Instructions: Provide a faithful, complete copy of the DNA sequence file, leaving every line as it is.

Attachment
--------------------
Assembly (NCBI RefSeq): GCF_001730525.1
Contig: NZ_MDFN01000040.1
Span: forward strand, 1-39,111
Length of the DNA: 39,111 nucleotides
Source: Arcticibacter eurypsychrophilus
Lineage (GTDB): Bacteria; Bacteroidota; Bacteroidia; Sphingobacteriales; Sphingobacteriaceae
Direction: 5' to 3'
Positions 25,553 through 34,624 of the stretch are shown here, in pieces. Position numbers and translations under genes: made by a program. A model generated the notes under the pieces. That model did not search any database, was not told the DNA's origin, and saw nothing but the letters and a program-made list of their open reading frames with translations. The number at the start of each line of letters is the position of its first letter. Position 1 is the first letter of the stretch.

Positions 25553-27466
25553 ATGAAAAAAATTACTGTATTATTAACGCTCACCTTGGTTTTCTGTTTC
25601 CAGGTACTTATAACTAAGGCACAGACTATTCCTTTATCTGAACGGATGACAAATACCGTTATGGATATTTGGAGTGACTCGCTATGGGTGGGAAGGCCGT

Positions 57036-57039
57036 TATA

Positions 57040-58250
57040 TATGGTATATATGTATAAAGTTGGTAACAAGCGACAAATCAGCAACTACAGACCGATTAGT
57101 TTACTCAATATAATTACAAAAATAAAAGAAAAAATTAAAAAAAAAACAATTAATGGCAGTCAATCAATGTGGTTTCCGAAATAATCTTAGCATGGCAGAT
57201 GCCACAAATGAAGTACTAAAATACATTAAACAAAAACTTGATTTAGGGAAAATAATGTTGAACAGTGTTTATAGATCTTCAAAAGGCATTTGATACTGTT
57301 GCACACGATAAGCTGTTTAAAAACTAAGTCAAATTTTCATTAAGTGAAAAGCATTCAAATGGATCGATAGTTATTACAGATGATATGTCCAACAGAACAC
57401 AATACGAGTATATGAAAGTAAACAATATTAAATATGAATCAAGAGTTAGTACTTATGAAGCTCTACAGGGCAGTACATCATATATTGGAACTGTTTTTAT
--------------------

Assembly (NCBI RefSeq): GCF_001730525.1
Contig: NZ_MDFN01000040.1
Span: forward strand, 1-39,111
Length of the DNA: 39,111 nucleotides
Source: Arcticibacter eurypsychrophilus
Lineage (GTDB): Bacteria; Bacteroidota; Bacteroidia; Sphingobacteriales; Sphingobacteriaceae
Direction: 5' to 3'
Positions 25,553 through 34,624 of the stretch are shown here, in pieces. Position numbers and translations under genes: made by a program. A model generated the notes under the pieces. That model did not search any database, was not told the DNA's origin, and saw nothing but the letters and a program-made list of their open reading frames with translations. The number at the start of each line of letters is the position of its first letter. Position 1 is the first letter of the stretch.

Positions 25553-27466
25553 ATGAAAAAAATTACTGTATTATTAACGCTCACCTTGGTTTTCTGTTTC
25601 CAGGTACTTATAACTAAGGCACAGACTATTCCTTTATCTGAACGGATGACAAATACCGTTATGGATATTTGGAGTGACTCGCTATGGGTGGGAAGGCCGT

Positions 57036-57039
57036 TATA

Positions 57040-58250
57040 TATGGTATATATGTATAAAGTTGGTAACAAGCGACAAATCAGCAACTACAGACCGATTAGT
57101 TTACTCAATATAATTACAAAAATAAAAGAAAAAATTAAAAAAAAAACAATTAATGGCAGTCAATCAATGTGGTTTCCGAAATAATCTTAGCATGGCAGAT
57201 GCCACAAATGAAGTACTAAAATACATTAAACAAAAACTTGATTTAGGGAAAATAATGTTGAACAGTGTTTATAGATCTTCAAAAGGCATTTGATACTGTT
57301 GCACACGATAAGCTGTTTAAAAACTAAGTCAAATTTTCATTAAGTGAAAAGCATTCAAATGGATCGATAGTTATTACAGATGATATGTCCAACAGAACAC
57401 AATACGAGTATATGAAAGTAAACAATATTAAATATGAATCAAGAGTTAGTACTTATGAAGCTCTACAGGGCAGTACATCATATATTGGAACTGTTTTTAT